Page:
I should add that it's not just innovation that prolongs the life of a company, innovation is just a way of ensuring that some of the ideas encapsulated in the larger being (corporation for example) might well be the next thing to bring revenue in. Without innovation you definitely will be doomed, with innovation you are giving birth to multiple children that raises the possibility that some will grow up and be successful, and those children might well stay in the family (corporation, empire etc) and help continue the run of success. Of course, it is totally plausible that all of your innovation can be dead-ended, in which case you are still doomed. What really matters is a good knowledge of the market, the foresight to look beyond what you yourself do, the ability to allow new ideas to grow and reach a stage where you can realistically decide if they are the next thing or a dead-end. The larger the corporation/empire the more systems need to be in place to ensure the smooth day-to-day running of the behemoth, and the less adaptable you inevitably become - new ideas need to be ratified at many levels. With a smaller entity you need only convince a few of the importance of a new idea before it can be acted on.

rcallicotte
05-17-2012, 10:49 AM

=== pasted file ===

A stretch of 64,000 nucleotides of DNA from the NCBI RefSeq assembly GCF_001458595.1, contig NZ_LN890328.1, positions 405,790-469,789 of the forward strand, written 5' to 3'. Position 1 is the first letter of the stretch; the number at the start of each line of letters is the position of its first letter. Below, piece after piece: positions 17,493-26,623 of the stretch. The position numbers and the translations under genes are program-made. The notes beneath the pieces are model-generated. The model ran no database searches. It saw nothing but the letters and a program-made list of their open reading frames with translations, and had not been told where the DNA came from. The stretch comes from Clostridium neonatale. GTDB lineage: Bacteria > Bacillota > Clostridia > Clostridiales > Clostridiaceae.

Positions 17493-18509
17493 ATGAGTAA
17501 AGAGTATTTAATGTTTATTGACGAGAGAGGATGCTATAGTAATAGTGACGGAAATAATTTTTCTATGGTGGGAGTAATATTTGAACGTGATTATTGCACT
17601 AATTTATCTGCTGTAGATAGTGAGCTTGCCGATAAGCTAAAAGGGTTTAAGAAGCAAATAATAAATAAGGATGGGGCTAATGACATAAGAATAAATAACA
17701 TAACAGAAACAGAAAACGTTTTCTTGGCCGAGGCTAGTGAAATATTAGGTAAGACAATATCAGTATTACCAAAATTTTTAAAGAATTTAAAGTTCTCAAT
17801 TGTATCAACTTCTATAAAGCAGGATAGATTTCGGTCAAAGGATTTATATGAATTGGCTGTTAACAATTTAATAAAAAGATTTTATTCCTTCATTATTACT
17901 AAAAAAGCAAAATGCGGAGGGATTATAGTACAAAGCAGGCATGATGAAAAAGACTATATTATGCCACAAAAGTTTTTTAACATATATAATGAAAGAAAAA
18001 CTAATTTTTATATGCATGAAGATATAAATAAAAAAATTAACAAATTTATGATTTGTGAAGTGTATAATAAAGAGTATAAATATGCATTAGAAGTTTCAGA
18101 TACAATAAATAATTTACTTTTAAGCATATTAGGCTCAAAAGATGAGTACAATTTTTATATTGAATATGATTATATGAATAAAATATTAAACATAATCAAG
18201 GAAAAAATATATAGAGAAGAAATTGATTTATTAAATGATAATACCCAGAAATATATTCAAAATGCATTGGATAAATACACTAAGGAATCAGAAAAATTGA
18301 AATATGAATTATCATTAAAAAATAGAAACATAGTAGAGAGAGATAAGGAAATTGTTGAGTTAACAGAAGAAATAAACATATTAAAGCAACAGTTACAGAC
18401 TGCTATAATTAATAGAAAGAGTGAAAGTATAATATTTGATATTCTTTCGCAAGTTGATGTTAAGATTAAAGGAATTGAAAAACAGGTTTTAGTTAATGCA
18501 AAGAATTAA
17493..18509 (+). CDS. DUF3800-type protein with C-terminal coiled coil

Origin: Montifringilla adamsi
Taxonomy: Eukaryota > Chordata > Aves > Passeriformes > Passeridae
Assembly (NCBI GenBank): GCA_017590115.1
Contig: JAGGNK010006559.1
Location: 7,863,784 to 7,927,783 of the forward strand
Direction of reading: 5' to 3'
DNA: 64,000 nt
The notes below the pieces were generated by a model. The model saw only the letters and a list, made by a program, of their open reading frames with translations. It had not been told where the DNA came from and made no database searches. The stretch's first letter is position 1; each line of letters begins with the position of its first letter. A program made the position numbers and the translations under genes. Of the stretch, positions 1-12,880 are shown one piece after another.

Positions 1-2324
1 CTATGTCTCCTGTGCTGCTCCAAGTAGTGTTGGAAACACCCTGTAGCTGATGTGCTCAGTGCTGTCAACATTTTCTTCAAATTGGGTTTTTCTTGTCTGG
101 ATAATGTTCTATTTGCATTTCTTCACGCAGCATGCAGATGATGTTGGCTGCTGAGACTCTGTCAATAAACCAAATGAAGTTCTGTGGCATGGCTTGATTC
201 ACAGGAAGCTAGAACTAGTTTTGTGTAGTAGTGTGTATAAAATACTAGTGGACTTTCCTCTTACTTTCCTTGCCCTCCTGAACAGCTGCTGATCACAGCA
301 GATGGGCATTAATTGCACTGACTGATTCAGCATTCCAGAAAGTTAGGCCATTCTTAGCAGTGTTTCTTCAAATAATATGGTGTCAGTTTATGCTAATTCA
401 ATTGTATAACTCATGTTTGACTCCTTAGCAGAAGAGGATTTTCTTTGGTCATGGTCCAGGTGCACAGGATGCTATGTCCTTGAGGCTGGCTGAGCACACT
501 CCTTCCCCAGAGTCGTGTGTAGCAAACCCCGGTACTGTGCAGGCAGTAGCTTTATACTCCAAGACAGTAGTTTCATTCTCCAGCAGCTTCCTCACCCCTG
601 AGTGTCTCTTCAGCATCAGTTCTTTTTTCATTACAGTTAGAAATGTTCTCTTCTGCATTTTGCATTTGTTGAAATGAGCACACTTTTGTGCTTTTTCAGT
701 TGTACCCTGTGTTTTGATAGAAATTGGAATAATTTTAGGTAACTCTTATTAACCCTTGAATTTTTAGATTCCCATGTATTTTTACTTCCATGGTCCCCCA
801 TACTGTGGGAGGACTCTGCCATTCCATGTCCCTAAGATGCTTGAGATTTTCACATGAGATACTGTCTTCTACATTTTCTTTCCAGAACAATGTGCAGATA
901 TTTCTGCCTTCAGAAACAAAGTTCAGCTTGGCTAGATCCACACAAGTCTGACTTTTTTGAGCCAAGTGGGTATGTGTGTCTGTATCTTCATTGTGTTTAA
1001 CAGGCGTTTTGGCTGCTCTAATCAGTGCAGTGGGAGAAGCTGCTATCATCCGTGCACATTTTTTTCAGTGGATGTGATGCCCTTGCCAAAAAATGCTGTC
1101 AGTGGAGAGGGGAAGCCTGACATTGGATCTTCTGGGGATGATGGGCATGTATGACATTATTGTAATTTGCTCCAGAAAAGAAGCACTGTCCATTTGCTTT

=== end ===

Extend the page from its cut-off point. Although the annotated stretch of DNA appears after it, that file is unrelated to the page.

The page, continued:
Somehow, I think that adaptability is the real key. Innovation is its spawn. If a company can stay lean and do well with what it has, then learning to adapt to anything that encourages the company to maintain its intelligent energy will move it forward.

Maybe companies need to have an "adaptability department". Everything needs to go through that department before being put out into production - "Is this adapting to customer needs or is this just laziness?"

Good questions for IT workers, too. :santa:

DrStrik9
05-17-2012, 06:23 PM
It seems to me that human nature is not naturally innovative, but rather wants to find a comfort zone and stay there, in perceived "safety." (Imo, this is a kind of "blindness.") The larger the company, the more entrenched its people tend to become (which makes its systems entrenched as well), not being willing to learn new stuff, and adapt. That "comfort zone" is usually what prevents innovation and ultimately does a company in.

Small lean companies with new methods are what usually kill or hamper the success of big (bloated) companies, but this is only because smaller companies aren't typically entrenched; they tend to be younger, and more adaptable.